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Several methods are known for the reduction of a nitro compound to an amine, including catalyctic hydrogenation. I am wondering if this can be done by electrolysis.

If we take the simplest nitroalkane, $\ce{CH3NO2}$, would it be reduced to the primary amine $\ce{CH3NH2}$ at the cathode of an electrolytic cell?

Furthermore, could the same method be applied to an unsaturated aromatic nitroalkane as in this question? I noticed that the only methods mentioned are catalytic processes or reduction to a ketone followed by reductive amination, so I am assuming not. In either case I'd like to know why.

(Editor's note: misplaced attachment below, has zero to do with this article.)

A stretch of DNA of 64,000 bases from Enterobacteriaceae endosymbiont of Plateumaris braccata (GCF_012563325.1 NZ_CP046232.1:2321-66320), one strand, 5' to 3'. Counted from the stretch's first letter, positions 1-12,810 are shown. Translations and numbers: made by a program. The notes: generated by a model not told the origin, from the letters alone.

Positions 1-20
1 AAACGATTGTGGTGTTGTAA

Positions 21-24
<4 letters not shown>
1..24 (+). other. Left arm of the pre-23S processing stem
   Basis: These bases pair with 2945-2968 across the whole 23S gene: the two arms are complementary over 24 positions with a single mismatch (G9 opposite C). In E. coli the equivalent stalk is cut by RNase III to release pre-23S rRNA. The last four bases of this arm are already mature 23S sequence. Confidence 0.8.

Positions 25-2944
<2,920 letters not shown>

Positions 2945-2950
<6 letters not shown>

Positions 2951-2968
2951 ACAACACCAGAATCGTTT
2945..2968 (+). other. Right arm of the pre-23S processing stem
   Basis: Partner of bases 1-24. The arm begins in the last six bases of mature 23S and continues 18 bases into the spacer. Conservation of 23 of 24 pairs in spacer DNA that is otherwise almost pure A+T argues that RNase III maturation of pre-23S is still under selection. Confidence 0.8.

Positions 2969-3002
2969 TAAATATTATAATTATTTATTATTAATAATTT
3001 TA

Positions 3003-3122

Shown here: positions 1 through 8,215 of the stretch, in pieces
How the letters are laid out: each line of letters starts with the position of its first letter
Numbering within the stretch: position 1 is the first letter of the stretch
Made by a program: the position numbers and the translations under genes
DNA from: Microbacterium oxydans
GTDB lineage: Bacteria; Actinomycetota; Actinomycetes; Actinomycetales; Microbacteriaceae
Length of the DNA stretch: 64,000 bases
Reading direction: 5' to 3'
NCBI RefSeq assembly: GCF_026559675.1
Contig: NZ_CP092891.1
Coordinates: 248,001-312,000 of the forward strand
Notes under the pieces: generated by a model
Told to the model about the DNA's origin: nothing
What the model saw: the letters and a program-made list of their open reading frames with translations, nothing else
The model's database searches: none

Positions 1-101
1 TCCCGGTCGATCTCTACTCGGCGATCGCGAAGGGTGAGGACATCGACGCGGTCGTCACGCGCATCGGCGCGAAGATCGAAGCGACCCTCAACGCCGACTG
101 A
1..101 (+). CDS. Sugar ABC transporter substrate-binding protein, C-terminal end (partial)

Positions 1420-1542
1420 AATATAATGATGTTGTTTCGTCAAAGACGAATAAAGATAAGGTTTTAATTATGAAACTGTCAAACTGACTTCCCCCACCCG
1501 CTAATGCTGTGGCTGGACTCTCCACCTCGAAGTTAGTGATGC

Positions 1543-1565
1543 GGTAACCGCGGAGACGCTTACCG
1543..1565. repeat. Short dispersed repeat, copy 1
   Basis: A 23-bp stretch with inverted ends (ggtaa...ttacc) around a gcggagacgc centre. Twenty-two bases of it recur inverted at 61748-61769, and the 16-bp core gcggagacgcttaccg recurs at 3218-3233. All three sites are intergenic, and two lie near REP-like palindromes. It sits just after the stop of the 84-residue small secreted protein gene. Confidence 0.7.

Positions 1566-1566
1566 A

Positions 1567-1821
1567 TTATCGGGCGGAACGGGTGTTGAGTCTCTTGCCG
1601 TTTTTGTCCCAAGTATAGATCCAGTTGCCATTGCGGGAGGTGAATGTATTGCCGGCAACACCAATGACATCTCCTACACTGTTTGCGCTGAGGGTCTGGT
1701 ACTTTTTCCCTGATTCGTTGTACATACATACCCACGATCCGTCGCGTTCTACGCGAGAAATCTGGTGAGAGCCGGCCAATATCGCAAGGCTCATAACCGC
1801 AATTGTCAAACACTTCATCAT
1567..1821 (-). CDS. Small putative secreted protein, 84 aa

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    $\begingroup$ Nitromethane is not ionic; why would it undergo electrolysis in the first place? $\endgroup$ – Ivan Neretin Oct 23 '17 at 10:28
  • $\begingroup$ @IvanNeretin I know that a current-carrying electrolyte would be required, but I don't believe that only ionic compounds can be electrolysed. Water can be oxidised to oxygen and reduced to water via electrolysis, and is certainly not ionic. $\endgroup$ – Mack Oct 23 '17 at 10:44
  • $\begingroup$ Water is ionic, albeit to a tiny extent, and that's precisely why it can be electrolysed. $\endgroup$ – Ivan Neretin Oct 23 '17 at 11:04
  • $\begingroup$ Does that refer to water's self-ionisation or the character of the bonds? What about p-Benzoquinone? I have read that it is reduced to hydroquinone by electrolysis. $\endgroup$ – Mack Oct 23 '17 at 11:44
  • $\begingroup$ You can put it into cathode space and add some acid. Releasing hydrogen could help reduction $\endgroup$ – wolphram Oct 23 '17 at 11:54

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